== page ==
Stockholm restaurant

Swedish municipalities can close eateries that neglect health guidelines

Swedish municipalities can close eateries that neglect health guidelines

The new law will last from 1 July until the end of the year

From today, Swedish municipalities have the right to fine or shut down restaurants, nightclubs and bars that do not follow health guidelines in preventing the spread of the coronavirus. They can do this by virtue of the Act on Temporary Infection Protection Measures at Dining Places which the Riksdag (Parliament) passed recently. The new law went into effect on July 1 and will last until December 31, 2020.

Previously, restaurant inspectors and police officers checked for overcrowding and other violations in catering establishments but now, the decision to take action and shut a bar or restaurant legally lies with regional medical officers. The new powers will allow local councils to take faster action against establishments which fail to follow the recommendations of the Public Health Authority.

Treating the pandemic with kid gloves

Unlike most EU nations, Sweden has never imposed strict lockdowns, keeping cafes, bars and restaurants, junior schools and most businesses open while encouraging social distancing. On the other hand, public events of more than 50 people have been banned, as well as visits to elderly care homes – prime Covid-19 hotspots.

The 50 people restriction doesn’t apply to restaurants and owners tend to use this loophole. So, keeping a safe distance becomes the responsibility of patrons especially if they queue outside the restaurant premises, as this is public land and the restaurant management has no powers to intervene there.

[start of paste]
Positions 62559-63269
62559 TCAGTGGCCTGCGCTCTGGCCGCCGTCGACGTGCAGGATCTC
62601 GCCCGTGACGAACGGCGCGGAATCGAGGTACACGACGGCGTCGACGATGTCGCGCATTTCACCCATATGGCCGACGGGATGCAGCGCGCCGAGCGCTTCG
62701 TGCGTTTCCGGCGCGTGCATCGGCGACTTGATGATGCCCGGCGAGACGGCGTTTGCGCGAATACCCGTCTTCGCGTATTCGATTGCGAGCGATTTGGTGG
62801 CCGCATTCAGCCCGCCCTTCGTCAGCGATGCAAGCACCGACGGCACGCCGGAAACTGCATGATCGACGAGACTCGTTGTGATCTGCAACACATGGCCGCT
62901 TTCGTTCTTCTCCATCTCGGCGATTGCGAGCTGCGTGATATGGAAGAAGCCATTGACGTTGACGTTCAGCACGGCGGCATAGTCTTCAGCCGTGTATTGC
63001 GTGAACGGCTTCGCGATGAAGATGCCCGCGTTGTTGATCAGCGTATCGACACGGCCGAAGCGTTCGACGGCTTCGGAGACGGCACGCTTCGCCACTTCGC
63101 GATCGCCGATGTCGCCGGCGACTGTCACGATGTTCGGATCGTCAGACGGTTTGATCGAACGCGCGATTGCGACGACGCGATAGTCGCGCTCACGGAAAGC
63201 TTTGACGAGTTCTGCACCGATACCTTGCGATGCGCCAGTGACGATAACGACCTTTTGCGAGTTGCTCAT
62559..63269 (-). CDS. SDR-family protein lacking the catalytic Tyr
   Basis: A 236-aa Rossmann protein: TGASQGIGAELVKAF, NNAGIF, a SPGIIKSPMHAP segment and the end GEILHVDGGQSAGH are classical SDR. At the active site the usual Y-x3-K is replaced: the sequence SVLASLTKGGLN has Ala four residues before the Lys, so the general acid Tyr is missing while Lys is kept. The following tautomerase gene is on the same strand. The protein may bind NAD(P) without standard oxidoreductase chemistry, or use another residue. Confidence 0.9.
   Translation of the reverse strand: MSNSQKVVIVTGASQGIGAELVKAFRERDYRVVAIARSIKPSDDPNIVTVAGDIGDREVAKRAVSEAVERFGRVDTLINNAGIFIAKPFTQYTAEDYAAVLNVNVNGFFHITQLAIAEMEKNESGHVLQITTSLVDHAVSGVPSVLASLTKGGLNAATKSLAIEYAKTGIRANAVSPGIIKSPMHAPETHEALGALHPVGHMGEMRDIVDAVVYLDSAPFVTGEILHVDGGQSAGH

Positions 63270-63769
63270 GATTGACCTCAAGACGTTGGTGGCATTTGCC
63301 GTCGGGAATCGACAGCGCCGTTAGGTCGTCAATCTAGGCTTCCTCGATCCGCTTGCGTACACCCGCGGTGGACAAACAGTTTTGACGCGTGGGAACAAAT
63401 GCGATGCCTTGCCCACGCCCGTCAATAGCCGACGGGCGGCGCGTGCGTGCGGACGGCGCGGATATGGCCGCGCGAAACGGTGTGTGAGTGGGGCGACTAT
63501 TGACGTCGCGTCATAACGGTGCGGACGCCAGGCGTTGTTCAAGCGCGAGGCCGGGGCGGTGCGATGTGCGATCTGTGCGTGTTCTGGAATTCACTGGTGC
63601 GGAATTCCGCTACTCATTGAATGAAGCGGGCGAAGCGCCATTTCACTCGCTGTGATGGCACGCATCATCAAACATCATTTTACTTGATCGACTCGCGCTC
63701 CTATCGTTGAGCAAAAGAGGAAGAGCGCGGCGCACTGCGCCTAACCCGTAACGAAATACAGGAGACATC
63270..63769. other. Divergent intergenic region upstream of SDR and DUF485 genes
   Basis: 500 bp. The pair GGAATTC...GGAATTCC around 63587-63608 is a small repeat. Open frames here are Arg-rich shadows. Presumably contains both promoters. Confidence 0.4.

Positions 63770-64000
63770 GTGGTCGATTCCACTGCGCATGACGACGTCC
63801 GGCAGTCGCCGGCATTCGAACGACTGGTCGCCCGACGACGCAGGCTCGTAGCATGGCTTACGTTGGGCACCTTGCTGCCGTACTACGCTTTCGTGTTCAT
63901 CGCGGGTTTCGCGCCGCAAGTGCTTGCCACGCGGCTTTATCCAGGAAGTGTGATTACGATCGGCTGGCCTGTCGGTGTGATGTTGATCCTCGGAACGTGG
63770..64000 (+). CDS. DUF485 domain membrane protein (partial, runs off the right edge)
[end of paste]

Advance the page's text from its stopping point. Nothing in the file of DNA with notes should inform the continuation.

The new provisional law also stipulates that food and drink should be taken while sitting. Mingling and bar hanging are not allowed.

Crisis legislation expired without being used

Meanwhile, an emergency law passed in April that allowed the Swedish government to make operational decisions in the fight against the coronavirus without first seeking parliamentary approval expired yesterday. The government wanted at the time to be able to quickly enforce life-saving measures to halt the infection, such as closing transport hubs, restaurants or shopping centres.

Subsequently, the original bill was amended following criticism by the opposition parties and the Council of Legislation that it is too vague. One of the amendments stated that although the government would be able to impose measures immediately, they would go to parliament for review and could be cancelled in court.

Anyway, the powers granted to the government in the emergency law were never actually used, so it will not be extended, Health Minister Lena Hallengren told news agency TT. She also argued that the government had taken other measures that made the crisis law redundant.



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